[Campus Commentary]Reporting on the dark side of society

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[Campus Commentary]Reporting on the dark side of society

As a student reporter at my school, I have experienced a side of society unknown to most college students.
I have observed a variety of situations and heard diverse voices ― including activists in various fields, laborers claiming rights, the disabled struggling against discrimination and much more.
When I met an environmental activist as I covered a story about reckless development, I asked, “Why is reckless development prevalent even though there are obvious negative effects?”
He simply answered, “Developers have very close relationships with politicians and officials.”
This meant that although senior officials well know the damage that can come from thoughtless growth, they still allow it.
The more people I met, the more I saw the dark side of society; problems are often ignored in the pursuit of profit.
On one occasion, I interviewed the vice president of the Incheon Women’s Hotline, a women’s rights advocacy group, and heard shocking stories about international marriages.
According to her group, brokers controlled the flow of foreign women hoping to immigrate to Korea and also extorted money from the women.
Behind the exploitation is a feckless government which is supposed to regulate those brokers but may actually be enabling them, she said.
She claimed poor women are being lured to Korea not only by illegal agencies, but also the government ― whose responsibility it is to protect citizens.
I once got the chance to visit an Iraqi home for an interview.
It was a chance to reexamine the so-called evil powers on the move in global society.
The Iraqi woman I talked to said she doesn’t believe the media.
One reason she gave that surprised me was that there was no conflict between the Sunnis and the Shiites in Iraq before the U.S. occupation.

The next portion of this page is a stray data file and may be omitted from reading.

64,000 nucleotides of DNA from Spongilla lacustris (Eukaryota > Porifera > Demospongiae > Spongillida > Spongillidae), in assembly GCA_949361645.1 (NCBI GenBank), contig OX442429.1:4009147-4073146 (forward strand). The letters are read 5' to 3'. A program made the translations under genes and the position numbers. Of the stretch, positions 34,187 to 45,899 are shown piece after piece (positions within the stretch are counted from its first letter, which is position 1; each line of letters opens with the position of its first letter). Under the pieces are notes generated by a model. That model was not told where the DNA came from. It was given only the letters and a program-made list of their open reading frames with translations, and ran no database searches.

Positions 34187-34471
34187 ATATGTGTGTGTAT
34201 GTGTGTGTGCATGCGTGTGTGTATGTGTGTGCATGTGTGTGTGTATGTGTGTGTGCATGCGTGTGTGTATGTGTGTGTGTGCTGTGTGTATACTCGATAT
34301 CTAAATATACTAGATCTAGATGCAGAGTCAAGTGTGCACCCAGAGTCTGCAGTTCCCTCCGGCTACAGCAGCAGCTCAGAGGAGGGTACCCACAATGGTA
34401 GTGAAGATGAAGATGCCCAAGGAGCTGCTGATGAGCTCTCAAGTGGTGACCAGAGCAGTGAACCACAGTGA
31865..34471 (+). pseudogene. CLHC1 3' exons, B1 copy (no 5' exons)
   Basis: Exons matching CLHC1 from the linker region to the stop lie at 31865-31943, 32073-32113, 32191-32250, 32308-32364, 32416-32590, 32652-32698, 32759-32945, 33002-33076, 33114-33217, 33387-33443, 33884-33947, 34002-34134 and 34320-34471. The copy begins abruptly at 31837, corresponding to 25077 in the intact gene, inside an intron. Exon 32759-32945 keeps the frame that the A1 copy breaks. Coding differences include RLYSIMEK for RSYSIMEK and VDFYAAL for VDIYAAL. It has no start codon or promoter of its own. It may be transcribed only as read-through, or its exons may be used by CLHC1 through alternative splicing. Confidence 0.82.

She said the struggles of Sunni against Shiite being reported in the media were not true and that they actually arose after the U.S. invasion.
Talking to her filled me with sorrow.
The more people I reported on and interviewed, the more the dark side of society was revealed to me.
I see that there’s a lot of prejudice, discrimination and a great gap between the rich and the poor in the world.
The law of the jungle prevails in our society.
But I don’t think it is wrong for me to give up hope for a brighter future and a more peaceful society.
Through my coverage activities, I realized there are many people who have endeavored to change society despite its unpleasant side.
I also have friends my age with whom I can speak honestly about our worries for this world.
It is a great comfort to have concern companions to worry with.
Although we can’t change society this instant, at the very least we can take note of the dark side and share this with our student readers, rather than deploring our situation and saying that we cannot change the world.
I do not want to be a hypocrite who only speaks out and does not act.

*The writer is a reporter for The Argus, a newspaper at Hankuk University of Foreign Studies.

by Mun Hyeon-gyeong
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